That sounds correct. Try a Channel Master 3410 just before the splitter in the junction box. How many splits in the existing splitter? The 3410 has only one output, so an alternative would be a 3412 which is a distribution amp and a 2-way splitter combined.
The junction box doesn't have any splitters currently, so I'd need a 2-way splitter.

Quote:
Originally Posted by rabbit73 View Post
If you need a 3-way split, you can use a 3412 and a 2-way splitter which would allow more signal to the longest run, and less to nearby TVs. If one of your TVs has a signal strength indicator, you can determine how strong a signal must be for reliable reception.
Is the signal coming out of a 2-way splitter coming out of 1 output of the CM3412 weaker than the signal coming directly out of the other output of the CM3412? Is that how you are saying you could balance signal strength between TV with longer run vs TV with shorter run?
bebo189 is offline   Reply With Quote
Old 13-Jan-2016, 8:33 PM   #19
bebo189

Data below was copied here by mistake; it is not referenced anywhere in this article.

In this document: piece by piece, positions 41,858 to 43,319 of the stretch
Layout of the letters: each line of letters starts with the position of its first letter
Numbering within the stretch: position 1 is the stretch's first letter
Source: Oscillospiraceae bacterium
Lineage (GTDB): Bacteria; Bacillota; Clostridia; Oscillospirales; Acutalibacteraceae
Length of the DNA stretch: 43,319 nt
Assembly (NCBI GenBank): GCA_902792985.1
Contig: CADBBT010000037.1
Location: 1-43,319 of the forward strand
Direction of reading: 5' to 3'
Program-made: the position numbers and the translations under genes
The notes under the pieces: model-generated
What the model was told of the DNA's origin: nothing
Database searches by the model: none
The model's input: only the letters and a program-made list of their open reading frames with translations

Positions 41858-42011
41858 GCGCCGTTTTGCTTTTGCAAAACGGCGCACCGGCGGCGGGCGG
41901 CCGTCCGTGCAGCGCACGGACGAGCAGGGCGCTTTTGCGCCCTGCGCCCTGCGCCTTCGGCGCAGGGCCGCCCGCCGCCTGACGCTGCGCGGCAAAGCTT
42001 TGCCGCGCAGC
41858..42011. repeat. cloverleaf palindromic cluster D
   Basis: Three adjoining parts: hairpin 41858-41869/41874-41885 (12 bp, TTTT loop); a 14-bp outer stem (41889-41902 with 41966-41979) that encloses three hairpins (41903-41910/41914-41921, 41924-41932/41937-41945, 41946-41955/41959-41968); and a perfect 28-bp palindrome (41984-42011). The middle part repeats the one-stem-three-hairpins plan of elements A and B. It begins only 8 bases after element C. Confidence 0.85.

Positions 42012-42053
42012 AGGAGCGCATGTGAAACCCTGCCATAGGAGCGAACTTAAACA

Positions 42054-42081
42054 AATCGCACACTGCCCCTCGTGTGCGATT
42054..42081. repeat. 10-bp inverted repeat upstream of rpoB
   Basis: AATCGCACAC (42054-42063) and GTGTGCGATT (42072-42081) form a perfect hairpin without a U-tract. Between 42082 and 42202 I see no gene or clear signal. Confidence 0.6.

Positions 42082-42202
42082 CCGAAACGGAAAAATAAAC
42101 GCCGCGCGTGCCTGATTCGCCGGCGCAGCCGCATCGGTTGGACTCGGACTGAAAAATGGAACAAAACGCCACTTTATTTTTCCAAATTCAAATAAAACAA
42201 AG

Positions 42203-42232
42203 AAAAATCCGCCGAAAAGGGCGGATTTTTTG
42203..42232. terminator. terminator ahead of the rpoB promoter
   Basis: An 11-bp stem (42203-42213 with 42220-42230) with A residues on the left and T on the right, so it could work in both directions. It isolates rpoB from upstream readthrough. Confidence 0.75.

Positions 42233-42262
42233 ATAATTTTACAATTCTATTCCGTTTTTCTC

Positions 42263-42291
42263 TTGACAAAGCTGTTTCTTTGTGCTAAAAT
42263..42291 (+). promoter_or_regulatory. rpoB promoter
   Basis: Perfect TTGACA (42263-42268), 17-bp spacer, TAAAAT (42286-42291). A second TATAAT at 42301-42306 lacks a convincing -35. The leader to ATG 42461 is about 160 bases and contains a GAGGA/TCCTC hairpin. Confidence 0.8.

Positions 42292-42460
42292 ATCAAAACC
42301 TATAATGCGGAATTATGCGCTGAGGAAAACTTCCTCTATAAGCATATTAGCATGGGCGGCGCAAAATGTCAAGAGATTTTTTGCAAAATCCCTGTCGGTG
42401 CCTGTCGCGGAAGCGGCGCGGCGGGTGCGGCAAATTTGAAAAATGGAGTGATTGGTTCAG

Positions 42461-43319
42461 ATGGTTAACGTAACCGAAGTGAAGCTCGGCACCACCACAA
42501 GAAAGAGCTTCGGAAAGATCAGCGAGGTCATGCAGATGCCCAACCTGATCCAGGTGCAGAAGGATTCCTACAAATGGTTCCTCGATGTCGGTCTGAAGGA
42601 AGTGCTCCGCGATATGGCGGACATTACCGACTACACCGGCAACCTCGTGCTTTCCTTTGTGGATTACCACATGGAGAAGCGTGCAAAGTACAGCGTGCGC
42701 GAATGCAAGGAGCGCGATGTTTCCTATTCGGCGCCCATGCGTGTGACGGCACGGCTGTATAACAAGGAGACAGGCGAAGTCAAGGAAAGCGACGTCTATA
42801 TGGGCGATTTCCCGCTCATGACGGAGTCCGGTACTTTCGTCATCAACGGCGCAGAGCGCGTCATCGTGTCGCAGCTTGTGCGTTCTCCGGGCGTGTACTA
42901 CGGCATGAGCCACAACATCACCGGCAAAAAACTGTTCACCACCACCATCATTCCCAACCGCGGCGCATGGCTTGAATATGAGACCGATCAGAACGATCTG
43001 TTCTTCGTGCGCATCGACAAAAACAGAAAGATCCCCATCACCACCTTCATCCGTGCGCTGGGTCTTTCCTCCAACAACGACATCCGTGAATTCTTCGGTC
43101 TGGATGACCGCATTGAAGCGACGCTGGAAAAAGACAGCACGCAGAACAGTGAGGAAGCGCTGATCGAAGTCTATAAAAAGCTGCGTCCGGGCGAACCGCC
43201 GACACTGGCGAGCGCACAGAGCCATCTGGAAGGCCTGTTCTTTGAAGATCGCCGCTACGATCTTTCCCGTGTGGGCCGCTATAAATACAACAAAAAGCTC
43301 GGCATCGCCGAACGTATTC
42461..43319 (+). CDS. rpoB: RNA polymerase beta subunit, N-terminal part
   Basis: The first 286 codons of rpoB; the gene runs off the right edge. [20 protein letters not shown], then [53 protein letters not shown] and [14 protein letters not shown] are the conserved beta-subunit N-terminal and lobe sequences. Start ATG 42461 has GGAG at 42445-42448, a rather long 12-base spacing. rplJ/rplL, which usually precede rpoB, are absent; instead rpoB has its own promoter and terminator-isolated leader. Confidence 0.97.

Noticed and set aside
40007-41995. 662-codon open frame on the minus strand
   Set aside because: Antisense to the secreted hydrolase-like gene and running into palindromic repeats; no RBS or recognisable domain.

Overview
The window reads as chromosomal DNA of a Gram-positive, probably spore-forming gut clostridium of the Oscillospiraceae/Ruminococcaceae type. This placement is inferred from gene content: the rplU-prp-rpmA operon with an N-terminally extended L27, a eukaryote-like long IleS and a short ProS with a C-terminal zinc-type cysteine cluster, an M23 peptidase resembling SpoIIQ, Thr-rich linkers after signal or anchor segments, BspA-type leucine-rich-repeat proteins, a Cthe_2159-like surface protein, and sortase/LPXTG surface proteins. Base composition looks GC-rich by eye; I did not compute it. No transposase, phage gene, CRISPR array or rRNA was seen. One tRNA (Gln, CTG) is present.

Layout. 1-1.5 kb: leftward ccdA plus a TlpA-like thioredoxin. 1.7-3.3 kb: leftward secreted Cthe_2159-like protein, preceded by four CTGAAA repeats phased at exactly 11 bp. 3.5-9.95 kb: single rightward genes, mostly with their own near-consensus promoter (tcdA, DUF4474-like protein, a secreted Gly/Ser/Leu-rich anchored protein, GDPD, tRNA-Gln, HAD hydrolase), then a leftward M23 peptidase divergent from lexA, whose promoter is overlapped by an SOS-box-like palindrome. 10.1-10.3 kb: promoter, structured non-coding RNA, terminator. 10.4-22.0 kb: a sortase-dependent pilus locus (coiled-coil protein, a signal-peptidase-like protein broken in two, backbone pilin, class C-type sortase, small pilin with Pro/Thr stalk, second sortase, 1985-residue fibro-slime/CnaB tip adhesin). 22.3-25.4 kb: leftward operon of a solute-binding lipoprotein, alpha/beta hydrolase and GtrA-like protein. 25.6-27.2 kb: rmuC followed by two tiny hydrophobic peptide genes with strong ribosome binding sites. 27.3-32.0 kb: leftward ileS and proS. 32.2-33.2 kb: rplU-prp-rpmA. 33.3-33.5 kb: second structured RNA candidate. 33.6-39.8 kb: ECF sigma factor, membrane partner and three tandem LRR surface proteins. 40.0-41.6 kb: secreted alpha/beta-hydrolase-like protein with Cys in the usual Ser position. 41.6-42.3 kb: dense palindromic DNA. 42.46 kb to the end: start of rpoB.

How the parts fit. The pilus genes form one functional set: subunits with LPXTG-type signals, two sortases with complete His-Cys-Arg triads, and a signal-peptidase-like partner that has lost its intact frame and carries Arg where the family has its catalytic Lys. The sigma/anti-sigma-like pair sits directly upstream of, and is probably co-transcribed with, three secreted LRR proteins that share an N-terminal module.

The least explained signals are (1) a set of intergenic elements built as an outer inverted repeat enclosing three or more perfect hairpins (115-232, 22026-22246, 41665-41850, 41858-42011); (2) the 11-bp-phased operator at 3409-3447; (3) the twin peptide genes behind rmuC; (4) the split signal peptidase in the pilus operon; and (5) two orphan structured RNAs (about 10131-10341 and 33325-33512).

Junior Member
 
Join Date: May 2015
Posts: 16
Quote:
Originally Posted by shoman94 View Post
Or use an Antennas Direct CDA4 which has a 7.5db gain for each output. I've also use the RCA vh140R with great results and available right at Lowe's.
What would be the advantage of going with a distribution amp with a 4 way splitter if I only need 2 outputs?
bebo189 is offline   Reply With Quote
Old 13-Jan-2016, 8:40 PM   #20
rabbit73
Retired A/V Tech
 
Join Date: Aug 2012
Location: S.E. VA
Posts: 2,719
Quote:
Is the signal coming out of a 2-way splitter coming out of 1 output of the CM3412 weaker than the signal coming directly out of the other output of the CM3412? Is that how you are saying you could balance signal strength between TV with longer run vs TV with shorter run?
Sorry, I have confused you with too much information. That would only be for a 3-way split. For the 2-way split, both outputs of the 3412 are equal.
__________________
If you can not measure it, you can not improve it.
Lord Kelvin, 1883
http://www.megalithia.com/elect/aeri...ttpoorman.html
rabbit73 is offline   Reply With Quote
Reply

Bookmarks

Go Back   TV Fool > Over The Air Services > Help With Reception


Thread Tools

Posting Rules
You may not post new threads
You may not post replies
You may not post attachments
You may not edit your posts

BB code is On
Smilies are On
[IMG] code is On
HTML code is Off




All times are GMT. The time now is 2:17 AM.


Powered by vBulletin® Version 3.8.8
Copyright ©2000 - 2021, vBulletin Solutions, Inc.
Copyright © TV Fool, LLC